It has been a strange couple of weeks in international finance.  The only event that went somewhat according to script was the European Central Bank meeting on Thursday, where the announcement of quantitative easing was a little greater in size and duration than market expectations and media reports.

Going off script these days are the Swiss National Bank, Bank of Canada, Central Bank of Denmark, and, as some fear, the U.S. Federal Reserve.  In today’s geopolitical economy, central banks are supposed to be “White Knights,” or calming and stabile forces, while the wild swings of market speculation produce the rare and shocking events known as “Black Swans”.  These days, however, the White Knights are the ones producing the Black Swans. 

It started with the Swiss National Bank’s decision to abandon the currency peg with the euro, two days after one official had denied it would ever do so.  The result was a shock to the financial system, with the Swiss franc appreciating up to 40% against the euro and dollar in one day, before settling back to just 12-16% above previous levels.

The shocks continued this week with the Bank of Canada, which shocked the markets with a 25 basis point rate cut on Wednesday, sending the Canadian dollar to lows not seen since June 2009.  The Canadian news is particularly noteworthy, in that the Bank of Canada warned markets that low oil prices could hurt the Canadian economy more than previously thought.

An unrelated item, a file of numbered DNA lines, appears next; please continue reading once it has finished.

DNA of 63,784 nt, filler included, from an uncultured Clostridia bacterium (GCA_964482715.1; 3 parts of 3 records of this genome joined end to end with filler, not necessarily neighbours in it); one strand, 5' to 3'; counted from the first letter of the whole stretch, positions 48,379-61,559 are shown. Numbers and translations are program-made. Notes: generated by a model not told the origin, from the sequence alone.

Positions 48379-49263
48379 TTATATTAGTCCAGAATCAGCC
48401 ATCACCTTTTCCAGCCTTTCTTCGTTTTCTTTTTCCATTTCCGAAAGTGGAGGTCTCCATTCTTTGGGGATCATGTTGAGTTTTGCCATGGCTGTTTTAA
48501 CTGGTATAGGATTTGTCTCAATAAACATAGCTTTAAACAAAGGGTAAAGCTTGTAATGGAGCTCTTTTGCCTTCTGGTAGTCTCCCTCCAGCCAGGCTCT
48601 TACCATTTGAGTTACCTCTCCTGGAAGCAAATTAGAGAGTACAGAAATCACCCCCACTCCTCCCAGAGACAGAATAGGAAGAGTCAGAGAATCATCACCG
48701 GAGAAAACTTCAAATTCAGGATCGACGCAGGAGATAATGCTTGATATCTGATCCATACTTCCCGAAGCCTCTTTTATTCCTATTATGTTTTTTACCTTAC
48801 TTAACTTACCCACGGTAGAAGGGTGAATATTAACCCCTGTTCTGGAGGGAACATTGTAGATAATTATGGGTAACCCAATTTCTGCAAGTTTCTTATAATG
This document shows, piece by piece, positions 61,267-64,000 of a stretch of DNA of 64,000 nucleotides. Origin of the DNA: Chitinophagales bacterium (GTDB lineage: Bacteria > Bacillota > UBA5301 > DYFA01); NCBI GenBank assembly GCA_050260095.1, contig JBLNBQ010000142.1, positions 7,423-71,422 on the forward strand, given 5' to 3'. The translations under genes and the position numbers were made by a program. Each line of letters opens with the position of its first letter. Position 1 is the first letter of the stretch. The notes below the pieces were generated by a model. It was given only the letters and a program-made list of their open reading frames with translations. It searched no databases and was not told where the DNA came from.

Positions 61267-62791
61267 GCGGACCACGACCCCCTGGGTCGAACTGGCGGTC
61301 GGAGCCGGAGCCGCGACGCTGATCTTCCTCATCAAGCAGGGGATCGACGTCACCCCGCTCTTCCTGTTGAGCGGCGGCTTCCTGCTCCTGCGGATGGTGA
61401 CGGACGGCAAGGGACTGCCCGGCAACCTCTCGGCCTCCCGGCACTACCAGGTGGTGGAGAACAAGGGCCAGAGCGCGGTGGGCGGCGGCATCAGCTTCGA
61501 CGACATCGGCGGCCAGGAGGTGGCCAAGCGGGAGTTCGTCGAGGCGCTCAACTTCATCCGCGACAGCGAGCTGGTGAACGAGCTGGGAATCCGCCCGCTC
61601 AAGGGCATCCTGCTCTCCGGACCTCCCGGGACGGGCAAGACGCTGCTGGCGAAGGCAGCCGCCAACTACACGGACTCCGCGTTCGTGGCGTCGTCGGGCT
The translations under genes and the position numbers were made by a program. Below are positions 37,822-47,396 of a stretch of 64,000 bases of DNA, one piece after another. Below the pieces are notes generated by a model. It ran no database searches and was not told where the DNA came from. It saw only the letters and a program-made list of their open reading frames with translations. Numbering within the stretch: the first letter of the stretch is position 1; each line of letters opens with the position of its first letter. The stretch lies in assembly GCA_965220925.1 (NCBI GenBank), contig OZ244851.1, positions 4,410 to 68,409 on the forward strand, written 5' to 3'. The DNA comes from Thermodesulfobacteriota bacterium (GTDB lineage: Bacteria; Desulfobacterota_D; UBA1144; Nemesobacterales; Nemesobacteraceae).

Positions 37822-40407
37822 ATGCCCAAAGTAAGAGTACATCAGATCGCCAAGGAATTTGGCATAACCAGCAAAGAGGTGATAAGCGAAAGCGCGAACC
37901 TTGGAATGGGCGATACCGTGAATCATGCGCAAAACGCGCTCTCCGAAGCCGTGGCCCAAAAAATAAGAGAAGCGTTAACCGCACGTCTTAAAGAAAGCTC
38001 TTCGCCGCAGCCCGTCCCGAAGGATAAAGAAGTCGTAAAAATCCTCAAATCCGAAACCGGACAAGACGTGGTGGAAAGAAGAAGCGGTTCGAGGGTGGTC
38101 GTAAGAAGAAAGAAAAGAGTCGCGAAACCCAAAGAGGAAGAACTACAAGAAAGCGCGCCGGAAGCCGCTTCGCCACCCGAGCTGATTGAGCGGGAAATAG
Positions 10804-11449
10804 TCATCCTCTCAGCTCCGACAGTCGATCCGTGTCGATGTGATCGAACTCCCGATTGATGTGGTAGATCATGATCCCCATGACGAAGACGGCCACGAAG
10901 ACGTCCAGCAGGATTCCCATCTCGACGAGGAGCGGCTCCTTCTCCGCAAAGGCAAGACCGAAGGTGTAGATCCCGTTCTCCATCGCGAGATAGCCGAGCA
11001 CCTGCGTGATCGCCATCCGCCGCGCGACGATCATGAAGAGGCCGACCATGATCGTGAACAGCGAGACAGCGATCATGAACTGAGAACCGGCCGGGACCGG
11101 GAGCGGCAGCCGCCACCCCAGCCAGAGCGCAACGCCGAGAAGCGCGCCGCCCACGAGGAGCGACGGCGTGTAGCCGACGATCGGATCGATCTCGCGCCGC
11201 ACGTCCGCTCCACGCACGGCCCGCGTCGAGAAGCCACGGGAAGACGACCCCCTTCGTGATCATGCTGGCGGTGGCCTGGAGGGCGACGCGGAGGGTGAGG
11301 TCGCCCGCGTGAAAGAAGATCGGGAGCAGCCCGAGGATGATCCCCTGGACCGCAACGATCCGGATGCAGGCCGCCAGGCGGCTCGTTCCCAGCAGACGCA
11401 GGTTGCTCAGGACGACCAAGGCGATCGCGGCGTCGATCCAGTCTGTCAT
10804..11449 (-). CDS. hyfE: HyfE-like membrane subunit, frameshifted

It inevitably leaves traders to wonder what Black Swan event might be coming next, and the U.S. Federal Reserve is the obvious target of speculation.  Markets have priced in a rate hike in the middle to second half of 2015, but as the global economic situation deteriorates further, talk inevitably turns to the possibility that the Fed will put off raising rates until 2016. 

The one common thread running through all of these central bank decisions is, unsurprisingly, the price of oil.  For the Fed in particular, the decision to raise rates is an easy one without low oil prices hinting at deflation.  To date, the Fed has stayed above the fray and indicated that its course is intact, as it sees oil swings as temporary.  History proves them right. 

By definition, surprises are unexpected.  And this year, there may be more to come.  Here at City National Bank, we also had a surprise announcement. The Bank has decided to merge with the Royal Bank of Canada. This is great news for City National, and even better for our clients. Please feel free to call us if you have any questions.

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